The past month has been very busy in the Aged Care industry, with some big issues and announcements coming to the fore. The Department has released the new reforms for quality in Aged Care, which has sparked an enormous amount of discussion and feedback. The topic of funding in Aged Care once again became a highlighted issue, as has sustainability and viability of the sector. Staffing ratios and a mandate to offer flu shots for care teams were also big topics. Check out our summary of the month that was in the industry!


On the 18th April, the Australian Government released new reforms to raise quality benchmarks in Aged Care, and instate a national independent Aged Care Quality and Safety Commission. The Commission combines the regulatory functions of the Department of Health (DoH), along with the Australian Aged Care Quality Agency and the Aged Care Complaints Commissioner.

Starting from 1st January 2019, the new Commission is in response to the Carnell-Paterson review following the failures of the Oakden Older Persons Mental Health Service, and follows on from the introduction of unannounced reaccreditation audits across all Australian Residential Aged Care facilities.

The new commission will:

  • Start from 1st January 2019
  • Have a taskforce established within the Department of Health (DoH) to implement it
  • Be led by an independent Commissioner, reporting to the Minister for Aged Care and assisted by a new Chief Clinical Advisor
  • Combine the functions of the Australian Aged Care Quality Agency, Aged Care Complaints Commissioner and regulatory functions of the Department of Health
  • Include a performance rating system against quality standards
  • Have ratings against quality standards made publicly available
  • Develop options in consultation with the sector for a Serious Incident Response Scheme
  • Provide a comparison tool on the MyAgedCare website

Although the reforms are in response to, and take on some recommendations by the Carnell-Paterson review, the model does differ and does not include some of the recommendations.

The Australian Ageing Agenda has confirmed that the new reforms are cost neutral to the Government.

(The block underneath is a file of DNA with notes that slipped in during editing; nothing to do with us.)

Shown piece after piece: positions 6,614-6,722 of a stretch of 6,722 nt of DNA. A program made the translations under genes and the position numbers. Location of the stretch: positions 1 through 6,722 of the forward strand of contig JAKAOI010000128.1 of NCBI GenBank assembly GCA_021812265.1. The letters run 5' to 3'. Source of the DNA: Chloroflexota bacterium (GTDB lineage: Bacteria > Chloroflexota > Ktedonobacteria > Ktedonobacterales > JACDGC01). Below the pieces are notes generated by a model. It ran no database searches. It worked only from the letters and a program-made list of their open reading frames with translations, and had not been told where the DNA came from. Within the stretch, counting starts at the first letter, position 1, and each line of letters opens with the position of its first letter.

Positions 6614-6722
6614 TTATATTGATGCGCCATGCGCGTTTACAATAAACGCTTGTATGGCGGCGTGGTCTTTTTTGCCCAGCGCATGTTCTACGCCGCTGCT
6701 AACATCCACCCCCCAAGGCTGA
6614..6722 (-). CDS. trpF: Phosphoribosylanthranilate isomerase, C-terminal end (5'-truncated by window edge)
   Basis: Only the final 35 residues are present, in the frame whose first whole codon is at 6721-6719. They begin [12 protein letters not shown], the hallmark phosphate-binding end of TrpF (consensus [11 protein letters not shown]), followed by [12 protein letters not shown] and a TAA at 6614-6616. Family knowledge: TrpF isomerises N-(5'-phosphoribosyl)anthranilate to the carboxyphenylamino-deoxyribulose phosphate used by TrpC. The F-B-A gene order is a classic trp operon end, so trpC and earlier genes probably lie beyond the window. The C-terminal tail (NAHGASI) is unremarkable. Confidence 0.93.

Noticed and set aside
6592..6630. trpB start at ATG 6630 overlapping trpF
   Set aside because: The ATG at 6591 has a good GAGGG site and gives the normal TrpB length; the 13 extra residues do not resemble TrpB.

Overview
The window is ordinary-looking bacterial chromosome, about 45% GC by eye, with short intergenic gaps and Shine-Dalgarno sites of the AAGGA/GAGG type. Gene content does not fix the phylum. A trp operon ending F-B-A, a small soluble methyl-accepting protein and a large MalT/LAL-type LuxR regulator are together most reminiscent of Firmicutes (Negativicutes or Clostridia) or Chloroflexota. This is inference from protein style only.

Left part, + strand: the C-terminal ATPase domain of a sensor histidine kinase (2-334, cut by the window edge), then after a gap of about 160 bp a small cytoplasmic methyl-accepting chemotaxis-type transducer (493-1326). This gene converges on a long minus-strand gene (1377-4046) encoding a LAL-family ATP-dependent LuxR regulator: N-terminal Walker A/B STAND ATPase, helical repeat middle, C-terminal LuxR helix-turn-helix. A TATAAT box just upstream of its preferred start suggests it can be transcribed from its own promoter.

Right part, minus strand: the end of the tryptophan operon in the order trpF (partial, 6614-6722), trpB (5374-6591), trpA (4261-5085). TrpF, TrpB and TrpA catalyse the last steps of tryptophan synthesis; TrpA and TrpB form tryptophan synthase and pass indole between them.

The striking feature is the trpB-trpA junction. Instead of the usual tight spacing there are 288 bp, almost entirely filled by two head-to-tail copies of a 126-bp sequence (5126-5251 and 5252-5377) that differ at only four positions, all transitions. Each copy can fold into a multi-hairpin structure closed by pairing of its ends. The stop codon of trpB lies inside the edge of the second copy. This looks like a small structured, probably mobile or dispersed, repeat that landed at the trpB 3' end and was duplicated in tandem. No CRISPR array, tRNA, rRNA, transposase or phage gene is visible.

Post the release of the Aged Care Financial Performance Survey Report, by independent industry analyst StewartBrown, Aged Care peak bodies Aged & Community Services Australia (ACSA), The Aged Care Guild (The Guild) and Leading Age Services Australia (LASA) have called for urgent budget support for the Residential Aged Care Sector.

The report shows that 41% of Residential Aged Care providers ran at a loss in December 2017, which is an increase on 31% in 2015-2016. The peak bodies have attributed the rise to the January 2017 changes and freeze on indexation.

With the review of ACFI and changes to the funding instrument still undergoing and being commissioned by the Government, there have been calls for an immediate ‘adjustment payment’ in the May 2018 budget that will assist struggling facilities. This would then need to be followed by a longer term investigation and work put into a longer-term sustainable funding strategy.

You can find the original media release by the ACSA, The Guild and LASA here.


Following the tragic flu season of 2017, the Government investigated boosting vaccination rates in Aged Care facility workers late last year. This has resulted in a mandate that all Australian Government-subsidised Residential Aged Care providers must offer flu vaccines to every single worker from 1st May 2018.